Are we at the beginning of a 2008-like stock market crash?

Or will the FED resort to QE4 and zero(or negative) interest rates just in time?

Pls move to the correct forum if it’s wrong forum for the topic.

Thanks.

The answer is certianly Yes. Unless it’s No.

We’ve probably all heard the joke, economists have predicted twelve of the past five recessions. There are bad signs from some quarters of the global economy, particularly China and Europe. Will it be enough to cause a recession? Probably not. Unless it is.

I guess CPI data is crucial. Jan CPI will be declared on 19th Feb. I am thinking without a QE, it would not be possible to sustain these valuations -
http://www.valueexplorer.com/fileadmin/user_upload/Shiller_PE_Ratio.png

If the CPI is too negative, stock market will drop quite fast and QE4 will have to be announced soon (That means raising debt to GDP ratio even more)

Probably the fair value for dow Jones is between 11k-12k.

Do you understand any of the economic data you’re quoting? CPI is one way to measure inflation. No one expects there to be substantial inflation, especially with the sharp drop in energy prices. Quantitative easing is a program where the Federal Reserve injects money in to the economy as a stimulus. Gross Domestic Product might be a more useful statistic to look at, that number is a much better indicator of economic growth. However, the initial GDP number is subject to two revisions and it can be revised drastically.

Thanks. I had no clue.

Though too negative inflation could suggest how the real economy is reacting to no more QEs and to rising interest rate scenario. Continuous month-on-month Negative inflation is bad for corporate earnings and for market sentiment. It is useful to track CPI anyways but slightly more so since GDP will be released once in 3 months(?), but CPI every month.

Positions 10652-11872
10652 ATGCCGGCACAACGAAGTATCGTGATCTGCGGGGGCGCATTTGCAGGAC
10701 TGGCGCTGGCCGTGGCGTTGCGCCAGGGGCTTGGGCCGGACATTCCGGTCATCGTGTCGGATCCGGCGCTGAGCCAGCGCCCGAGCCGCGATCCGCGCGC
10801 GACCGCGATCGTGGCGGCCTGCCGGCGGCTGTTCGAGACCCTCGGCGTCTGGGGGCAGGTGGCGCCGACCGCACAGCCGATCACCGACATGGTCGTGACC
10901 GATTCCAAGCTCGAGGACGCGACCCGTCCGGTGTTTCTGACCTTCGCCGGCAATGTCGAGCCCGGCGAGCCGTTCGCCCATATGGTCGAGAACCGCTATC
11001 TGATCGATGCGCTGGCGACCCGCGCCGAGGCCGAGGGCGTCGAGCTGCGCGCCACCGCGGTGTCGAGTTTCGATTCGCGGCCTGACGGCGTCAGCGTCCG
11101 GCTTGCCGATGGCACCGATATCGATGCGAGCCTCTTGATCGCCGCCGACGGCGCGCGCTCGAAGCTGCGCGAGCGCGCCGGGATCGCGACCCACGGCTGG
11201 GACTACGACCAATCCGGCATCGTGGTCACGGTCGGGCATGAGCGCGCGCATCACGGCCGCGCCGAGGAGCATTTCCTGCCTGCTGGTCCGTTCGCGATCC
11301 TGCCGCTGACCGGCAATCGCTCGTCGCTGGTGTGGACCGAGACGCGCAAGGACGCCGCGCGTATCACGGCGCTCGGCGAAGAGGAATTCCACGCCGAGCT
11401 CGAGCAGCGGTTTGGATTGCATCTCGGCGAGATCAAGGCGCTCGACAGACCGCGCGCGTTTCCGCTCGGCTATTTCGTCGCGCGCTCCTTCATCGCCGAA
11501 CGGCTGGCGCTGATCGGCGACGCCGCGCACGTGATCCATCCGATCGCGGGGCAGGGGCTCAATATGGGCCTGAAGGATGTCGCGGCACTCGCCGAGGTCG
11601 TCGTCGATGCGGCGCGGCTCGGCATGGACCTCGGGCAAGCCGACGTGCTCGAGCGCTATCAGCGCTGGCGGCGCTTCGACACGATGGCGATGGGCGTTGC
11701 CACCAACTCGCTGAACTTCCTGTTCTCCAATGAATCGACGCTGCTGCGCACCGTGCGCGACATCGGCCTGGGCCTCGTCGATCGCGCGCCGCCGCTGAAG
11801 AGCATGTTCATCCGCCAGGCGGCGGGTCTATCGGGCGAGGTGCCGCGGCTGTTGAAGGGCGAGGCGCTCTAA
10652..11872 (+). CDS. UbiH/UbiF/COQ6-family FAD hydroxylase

Recession is when you have 2 continuous quarters of degrowth in GDP I.e. you will see wait for 6 months to confirm it. But if have early signs, you can get out of equity markets early enough to prevent losses. Without a QE, I don’t think current levels can be sustained.

While the stock market and the general economy are correlated over time, the market is far more fickle and sometimes completely irrational. For the past few months, it’s mostly tracked the price of oil which makes no sense.

A wiser post has not been made.

Can’t argue with it.

I’ll say, my professional clients - the larger firms and such - are taking the recent volatility in stride. It’s the individual clients who are getting very jumpy and calling quite a bit.

CPI may very well be negative, due to the drop in energy prices. You might want to focus on core CPI - it’s less volatile.

Yes, the signs been there awhile now.

Thanks everyone for valuable contributions. Pls keep sharing your views.

Anyone here been listening to Mike Malloney or Peter Schiff about how historically, the currency works, changes every 30-40 years?

It used to be backed by gold 40 years back which was removed, so the FED could print potentially infinite amounts. Will the currency have to again be backed by gold anytime soon if the possibility of repeated QEs coupled with negligible economic recovery and stock market bubbles becomes a reality?